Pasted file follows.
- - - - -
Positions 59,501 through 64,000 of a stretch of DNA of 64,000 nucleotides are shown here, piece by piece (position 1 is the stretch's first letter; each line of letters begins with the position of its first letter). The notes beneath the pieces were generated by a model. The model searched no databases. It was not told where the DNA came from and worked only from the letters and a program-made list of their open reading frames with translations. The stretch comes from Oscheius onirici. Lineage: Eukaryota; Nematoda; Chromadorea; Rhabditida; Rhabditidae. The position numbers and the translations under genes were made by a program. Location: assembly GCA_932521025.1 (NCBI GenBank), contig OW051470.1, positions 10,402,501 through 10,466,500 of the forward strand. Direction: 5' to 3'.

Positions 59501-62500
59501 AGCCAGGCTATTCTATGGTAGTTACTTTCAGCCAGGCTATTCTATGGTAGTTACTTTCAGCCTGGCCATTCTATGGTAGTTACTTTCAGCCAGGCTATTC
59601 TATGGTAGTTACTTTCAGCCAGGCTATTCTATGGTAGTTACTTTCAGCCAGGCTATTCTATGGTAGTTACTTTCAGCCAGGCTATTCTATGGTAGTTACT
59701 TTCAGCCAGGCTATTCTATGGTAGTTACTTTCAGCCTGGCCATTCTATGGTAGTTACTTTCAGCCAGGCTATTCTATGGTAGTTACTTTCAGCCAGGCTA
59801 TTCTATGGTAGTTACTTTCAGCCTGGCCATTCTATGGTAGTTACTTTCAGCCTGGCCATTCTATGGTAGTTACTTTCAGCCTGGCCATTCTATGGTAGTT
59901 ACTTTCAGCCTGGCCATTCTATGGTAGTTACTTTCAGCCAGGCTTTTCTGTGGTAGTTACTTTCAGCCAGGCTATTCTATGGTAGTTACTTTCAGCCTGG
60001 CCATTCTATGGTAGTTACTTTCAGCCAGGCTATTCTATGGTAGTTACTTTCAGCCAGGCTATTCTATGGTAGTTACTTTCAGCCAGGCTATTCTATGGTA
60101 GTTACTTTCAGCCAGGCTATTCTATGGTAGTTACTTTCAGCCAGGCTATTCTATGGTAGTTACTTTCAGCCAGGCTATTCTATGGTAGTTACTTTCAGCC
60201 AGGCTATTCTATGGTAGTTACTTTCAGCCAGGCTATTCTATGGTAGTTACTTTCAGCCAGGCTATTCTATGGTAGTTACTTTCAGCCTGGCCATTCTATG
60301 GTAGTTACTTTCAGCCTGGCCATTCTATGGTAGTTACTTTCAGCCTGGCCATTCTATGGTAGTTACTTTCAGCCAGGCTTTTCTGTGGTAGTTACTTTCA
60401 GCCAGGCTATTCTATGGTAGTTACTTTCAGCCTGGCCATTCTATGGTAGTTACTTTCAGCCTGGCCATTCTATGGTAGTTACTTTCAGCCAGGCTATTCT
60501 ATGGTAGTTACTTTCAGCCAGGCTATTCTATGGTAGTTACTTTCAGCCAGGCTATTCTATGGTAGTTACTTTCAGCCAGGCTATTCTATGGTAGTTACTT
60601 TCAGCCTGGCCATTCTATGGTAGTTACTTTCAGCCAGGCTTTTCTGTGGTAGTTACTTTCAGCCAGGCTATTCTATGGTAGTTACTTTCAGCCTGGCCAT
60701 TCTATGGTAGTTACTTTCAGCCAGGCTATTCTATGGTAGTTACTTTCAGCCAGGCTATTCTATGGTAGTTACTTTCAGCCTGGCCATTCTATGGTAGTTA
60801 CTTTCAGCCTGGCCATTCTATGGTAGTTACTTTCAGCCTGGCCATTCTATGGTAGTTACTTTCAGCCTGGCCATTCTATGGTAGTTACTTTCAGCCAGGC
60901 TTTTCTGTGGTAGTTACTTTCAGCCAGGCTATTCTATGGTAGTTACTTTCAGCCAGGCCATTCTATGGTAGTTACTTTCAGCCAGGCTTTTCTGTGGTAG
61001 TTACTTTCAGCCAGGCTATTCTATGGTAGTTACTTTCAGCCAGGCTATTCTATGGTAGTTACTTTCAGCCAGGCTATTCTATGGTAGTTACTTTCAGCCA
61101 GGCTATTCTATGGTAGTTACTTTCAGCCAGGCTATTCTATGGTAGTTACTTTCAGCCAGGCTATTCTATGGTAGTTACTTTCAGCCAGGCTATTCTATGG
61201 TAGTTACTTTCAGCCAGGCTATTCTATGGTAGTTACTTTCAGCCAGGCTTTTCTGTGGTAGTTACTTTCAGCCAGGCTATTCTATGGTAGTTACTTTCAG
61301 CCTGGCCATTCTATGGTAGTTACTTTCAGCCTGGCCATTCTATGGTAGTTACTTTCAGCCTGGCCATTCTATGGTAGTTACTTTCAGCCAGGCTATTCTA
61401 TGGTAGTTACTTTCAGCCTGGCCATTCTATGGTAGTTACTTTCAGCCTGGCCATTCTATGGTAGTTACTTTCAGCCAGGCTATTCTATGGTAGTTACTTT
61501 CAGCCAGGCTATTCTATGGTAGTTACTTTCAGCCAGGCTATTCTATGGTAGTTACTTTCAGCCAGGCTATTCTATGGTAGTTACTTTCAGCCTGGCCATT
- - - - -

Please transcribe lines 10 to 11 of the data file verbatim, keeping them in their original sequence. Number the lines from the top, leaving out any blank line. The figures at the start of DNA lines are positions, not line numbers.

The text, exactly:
60201 AGGCTATTCTATGGTAGTTACTTTCAGCCAGGCTATTCTATGGTAGTTACTTTCAGCCAGGCTATTCTATGGTAGTTACTTTCAGCCTGGCCATTCTATG
60301 GTAGTTACTTTCAGCCTGGCCATTCTATGGTAGTTACTTTCAGCCTGGCCATTCTATGGTAGTTACTTTCAGCCAGGCTTTTCTGTGGTAGTTACTTTCA